After updating to Malwarebytes version 3.2.2, the “Malwarebytes Tray Application” window shows up in the Alt + Tab or Win + Tab task switcher window. This may be very annoying for users who use the task switcher frequently.
Malwarebytes is something that should run in the background, and I don’t see why the Malwarebytes Tray app (mbamtray.exe) window handle should appear in the Alt + Tab or Win + Tab screen.
According to user @Porthos, a “Trusted Advisor” in Malwarebytes official support forum, this change is “on purpose” to fix a different issue.
After some users complained, a Malwarebytes staff responded to them (in September 2017) saying:
We have plans to address these concerns. I can’t say for certain what our final solution will be, but we are aware that people aren’t ok with this
I can’t really say what the final solution is. We have this defect filed as we understand having that extra application in the Alt+Tab menu is annoying, so our engineers are looking to see if we can the application not show up in that list, but still not cause the resource issues that the fix was designed to solve. (Of note, the fix was not “put the application in the alt+tab menu”, that was merely a side effect of the actual fix)
It has been a month, and they haven’t released any fix yet. The current version numbers as of this post (Oct 20, 2017) is mentioned below:
Malwarebytes version: 126.96.36.1999 Component package version: 1.0.212 Update package version: 1.0.3053
Hide Malwarebytes Tray App from Alt + Tab & Win + Tab
Here are a couple of workarounds for you to hide the Malwarebytes Tray Application from the task switcher.
Method 1: Move Malwarebytes Tray App to a new Virtual Desktop
1. Press WinKey + Tab to open the Task Switcher interface.
2. Right-click on the “Malwarebytes Tray Application” window, and click “Move to” and click “New desktop”
3. Switch to the first or previous desktop and continue your work there. Malwarebytes Tray App shouldn’t appear in the task switcher of the other desktop(s).
For pre-Windows 10 computers, you may use a third-party virtual desktop software to move the Malwarebytes tray app to another desktop.
Still, there is one problem. You’ll need to repeat the task after every restart or every login. That’s where Method 2 can be more practical.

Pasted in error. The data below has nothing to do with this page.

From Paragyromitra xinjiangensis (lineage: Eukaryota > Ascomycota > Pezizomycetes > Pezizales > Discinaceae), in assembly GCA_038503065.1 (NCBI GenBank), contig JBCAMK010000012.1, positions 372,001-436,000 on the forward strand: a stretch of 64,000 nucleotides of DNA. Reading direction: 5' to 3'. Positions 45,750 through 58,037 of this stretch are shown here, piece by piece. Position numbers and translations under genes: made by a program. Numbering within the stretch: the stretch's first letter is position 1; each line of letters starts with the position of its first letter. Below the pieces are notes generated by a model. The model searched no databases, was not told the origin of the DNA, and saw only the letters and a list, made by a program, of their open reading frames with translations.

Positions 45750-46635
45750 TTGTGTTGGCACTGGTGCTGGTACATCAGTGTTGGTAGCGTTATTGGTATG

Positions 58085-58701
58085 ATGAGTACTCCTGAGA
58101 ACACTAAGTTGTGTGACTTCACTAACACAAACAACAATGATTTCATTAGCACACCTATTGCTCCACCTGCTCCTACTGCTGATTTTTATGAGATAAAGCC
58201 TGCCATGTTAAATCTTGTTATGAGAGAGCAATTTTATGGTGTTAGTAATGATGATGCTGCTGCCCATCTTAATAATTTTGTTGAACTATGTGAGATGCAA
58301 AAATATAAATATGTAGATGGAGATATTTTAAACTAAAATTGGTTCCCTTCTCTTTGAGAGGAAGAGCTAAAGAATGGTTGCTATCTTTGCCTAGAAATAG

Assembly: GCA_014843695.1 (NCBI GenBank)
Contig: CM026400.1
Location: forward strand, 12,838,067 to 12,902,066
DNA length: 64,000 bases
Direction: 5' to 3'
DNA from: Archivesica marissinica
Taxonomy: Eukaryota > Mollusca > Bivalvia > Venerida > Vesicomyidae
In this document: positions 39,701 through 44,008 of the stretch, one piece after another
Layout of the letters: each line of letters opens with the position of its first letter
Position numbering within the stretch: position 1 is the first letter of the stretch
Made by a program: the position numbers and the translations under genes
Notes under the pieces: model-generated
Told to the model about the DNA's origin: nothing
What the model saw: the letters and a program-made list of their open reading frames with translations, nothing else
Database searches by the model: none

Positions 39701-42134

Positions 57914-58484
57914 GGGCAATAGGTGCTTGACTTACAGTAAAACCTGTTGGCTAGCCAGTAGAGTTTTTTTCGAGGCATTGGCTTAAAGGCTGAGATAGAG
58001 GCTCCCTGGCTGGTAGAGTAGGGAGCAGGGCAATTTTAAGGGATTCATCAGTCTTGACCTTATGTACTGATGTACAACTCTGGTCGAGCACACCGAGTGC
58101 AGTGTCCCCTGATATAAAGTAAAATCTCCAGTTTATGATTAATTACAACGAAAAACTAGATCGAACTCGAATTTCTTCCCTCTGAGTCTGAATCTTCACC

Method 2: Hide Malwarebytes Tray App Window at Startup Using NirCmd
Malwarebytes Tray App’s window class name is
MBTrayClose. To hide it, use these steps:
1. Download NirCmd (zipped) and extract NirCmd.exe to a permanent location, say
2. Right-click Start, click Run.
3. Type the following command and click OK.
d:\tools\nircmd.exe win hide class "MBTrayClose"
That hides Malwarebytes Tray App (mbamtray.exe) from the Alt + Tab as well as the Win + Tab screen.
Run the command automatically at every startup [Optional step]
To run this command automatically at every login, create a script that launches the above command after a 60 second wait time after logging in.
1. Copy the following code to Notepad, and save the file as
hide_mbtray.vbs in a permanent location.
Set WshShell = WScript.CreateObject("WScript.Shell") wscript.sleep 60000 sRunCmd = "d:\tools\nircmd.exe" & " win hide class " & _ """" & "MBTrayClose" & """" WshShell.run sRunCmd Set WshShell = Nothing
2. Then, create a shortcut to the above script, with the following target/command-line:
** assuming that you saved the script, as well as
NirCmd.exe in a folder named
Tools on the
D:\ drive. If you have
NirCmd.exe saved in a different path, mention the correct path in the script file above.
3. Place the shortcut in your Startup folder located here:
The script will run at every login. After waiting for a minute, the script runs the Nircmd command-line automatically. The wait time is set because the command-line has to be run only after the mbamtray.exe app is loaded by the Malwarebytes service.
About the author
Ramesh Srinivasan founded Winhelponline.com back in 2005. He is passionate about Microsoft technologies and has a vast experience in the ITeS industry — delivering support for Microsoft's consumer products. He has been a Microsoft MVP [2003 to 2012] who contributes to various Windows support forums.